May 20, 2021 - Economy & Business

U.S. banks face liquidity dilemma as they sit on glut of cash

Data: S&P Global Market Intelligence; Chart: Axios Visuals

U.S. markets needed liquidity last year, and the government helped provide it. Now, by at least one measure, that liquidity is starting to erode bank margins.

What’s new: Net interest margins at U.S. banks reached record lows on average in Q1 2021, according to new data from S&P Global Market Intelligence. That's largely due to a glut of cash sitting on bank balance sheets, along with the low-rate environment.

Why it matters: The market debate is raging over whether the Fed should pull back from its unprecedented market support. Evidence of the bank cash pile is just one more data point that indicates there’s extra money in the system.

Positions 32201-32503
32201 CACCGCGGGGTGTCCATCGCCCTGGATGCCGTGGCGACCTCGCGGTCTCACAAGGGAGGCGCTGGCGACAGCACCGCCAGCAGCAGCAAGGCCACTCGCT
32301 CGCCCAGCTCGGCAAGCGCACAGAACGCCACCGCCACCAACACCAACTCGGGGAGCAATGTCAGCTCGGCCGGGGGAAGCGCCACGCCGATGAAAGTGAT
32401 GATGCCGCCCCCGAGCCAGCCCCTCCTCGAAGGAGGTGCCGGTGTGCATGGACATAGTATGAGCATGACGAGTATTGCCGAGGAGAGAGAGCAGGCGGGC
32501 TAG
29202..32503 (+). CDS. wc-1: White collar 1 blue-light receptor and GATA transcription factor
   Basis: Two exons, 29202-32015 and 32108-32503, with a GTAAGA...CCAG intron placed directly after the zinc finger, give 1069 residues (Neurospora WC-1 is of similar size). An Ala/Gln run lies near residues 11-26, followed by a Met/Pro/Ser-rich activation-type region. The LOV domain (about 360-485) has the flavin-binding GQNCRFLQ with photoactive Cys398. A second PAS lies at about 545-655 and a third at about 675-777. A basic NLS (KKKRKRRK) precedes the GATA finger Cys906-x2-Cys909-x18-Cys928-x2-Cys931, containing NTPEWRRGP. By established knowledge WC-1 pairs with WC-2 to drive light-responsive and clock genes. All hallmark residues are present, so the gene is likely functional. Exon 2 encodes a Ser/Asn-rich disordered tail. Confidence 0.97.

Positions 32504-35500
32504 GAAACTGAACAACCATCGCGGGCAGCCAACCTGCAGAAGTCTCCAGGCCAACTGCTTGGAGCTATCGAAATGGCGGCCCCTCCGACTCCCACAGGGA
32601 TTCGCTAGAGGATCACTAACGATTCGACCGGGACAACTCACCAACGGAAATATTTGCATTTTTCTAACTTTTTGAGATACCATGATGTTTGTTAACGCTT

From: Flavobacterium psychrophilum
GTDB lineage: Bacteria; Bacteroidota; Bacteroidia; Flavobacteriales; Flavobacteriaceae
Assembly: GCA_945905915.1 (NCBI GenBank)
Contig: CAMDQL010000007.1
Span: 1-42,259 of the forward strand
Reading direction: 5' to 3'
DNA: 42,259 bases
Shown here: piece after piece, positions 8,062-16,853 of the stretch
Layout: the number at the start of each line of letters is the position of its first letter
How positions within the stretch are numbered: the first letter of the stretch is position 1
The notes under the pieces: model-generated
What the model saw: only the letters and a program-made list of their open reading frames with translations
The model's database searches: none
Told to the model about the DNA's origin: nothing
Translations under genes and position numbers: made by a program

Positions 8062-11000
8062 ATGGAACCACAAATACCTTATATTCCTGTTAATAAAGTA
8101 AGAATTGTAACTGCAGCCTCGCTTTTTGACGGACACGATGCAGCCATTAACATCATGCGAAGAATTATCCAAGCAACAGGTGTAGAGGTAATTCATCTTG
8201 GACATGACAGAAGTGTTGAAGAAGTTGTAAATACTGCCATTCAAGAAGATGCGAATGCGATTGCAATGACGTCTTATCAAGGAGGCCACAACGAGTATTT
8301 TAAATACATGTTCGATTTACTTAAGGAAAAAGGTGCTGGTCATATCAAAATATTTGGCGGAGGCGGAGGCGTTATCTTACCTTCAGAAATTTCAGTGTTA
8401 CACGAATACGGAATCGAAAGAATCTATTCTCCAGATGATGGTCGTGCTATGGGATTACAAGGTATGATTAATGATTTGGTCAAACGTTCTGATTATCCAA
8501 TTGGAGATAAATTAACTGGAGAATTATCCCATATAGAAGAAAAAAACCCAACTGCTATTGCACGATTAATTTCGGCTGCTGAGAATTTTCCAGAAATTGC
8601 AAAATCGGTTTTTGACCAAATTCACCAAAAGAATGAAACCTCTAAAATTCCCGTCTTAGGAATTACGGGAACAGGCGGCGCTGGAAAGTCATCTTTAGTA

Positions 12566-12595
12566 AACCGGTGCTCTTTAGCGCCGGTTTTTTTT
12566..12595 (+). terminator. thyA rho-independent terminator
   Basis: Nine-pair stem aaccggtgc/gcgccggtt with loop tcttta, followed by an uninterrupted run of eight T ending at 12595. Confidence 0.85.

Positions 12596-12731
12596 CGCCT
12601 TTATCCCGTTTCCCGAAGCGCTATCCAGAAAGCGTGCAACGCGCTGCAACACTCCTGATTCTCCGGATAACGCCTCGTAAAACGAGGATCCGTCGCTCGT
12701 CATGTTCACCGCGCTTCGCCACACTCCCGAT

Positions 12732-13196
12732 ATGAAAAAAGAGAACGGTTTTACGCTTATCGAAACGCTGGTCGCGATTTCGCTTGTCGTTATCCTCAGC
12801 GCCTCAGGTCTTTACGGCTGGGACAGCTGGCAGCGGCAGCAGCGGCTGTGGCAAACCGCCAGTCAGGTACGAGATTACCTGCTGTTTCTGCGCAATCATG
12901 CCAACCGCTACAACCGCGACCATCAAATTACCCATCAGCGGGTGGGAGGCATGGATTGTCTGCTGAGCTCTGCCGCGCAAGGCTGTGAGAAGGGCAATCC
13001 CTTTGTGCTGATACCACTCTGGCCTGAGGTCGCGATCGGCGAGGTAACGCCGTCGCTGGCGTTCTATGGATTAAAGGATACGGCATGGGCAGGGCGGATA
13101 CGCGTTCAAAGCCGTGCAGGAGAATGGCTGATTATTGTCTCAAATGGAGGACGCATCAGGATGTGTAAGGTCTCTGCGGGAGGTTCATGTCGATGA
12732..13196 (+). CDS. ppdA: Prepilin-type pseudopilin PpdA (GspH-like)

Yes, but: Banks are doing just fine, overall. In fact, they had record profits in Q1 2021, thanks to noninterest income in the form of stock trading, IPOs and SPAC formations.

  • They’re also poised to do even better, on the loan margin side, if and when rates go up.

By the numbers: U.S. banks’ median net interest margin — a measure of the difference between interest income and interest paid out — hit a record low in Q1, at 3.31%, from 3.37% in Q4 2020. That’s down from a recent high of 3.7% in mid-2019.

  • Among the top 20 largest U.S. banks, the median fell to 2.1%, from 2.18% the prior quarter and 3.1% in 2019.
  • In Q1 2021, deposits grew 17% from the first quarter last year, while loan balances dipped 1.2% (or 5.5% when excluding the low-interest PPP loans).
  • Banks' loan-to-deposit ratio fell to 59% in Q1, from 69% a year earlier.

What they're saying: "Banks have a dilemma. They have all these deposits and are not able to deploy it into loans. They're also reluctant to put too much into securities because yields are so low. So right now, they're sitting on a lot of cash," S&P's Robert Clark tells Axios.

The bottom line: The Fed and Treasury are not overly concerned about banks' lending profitability as they debate next steps. But the dilemma facing banks is one more side effect of the liquidity sloshing around the market.

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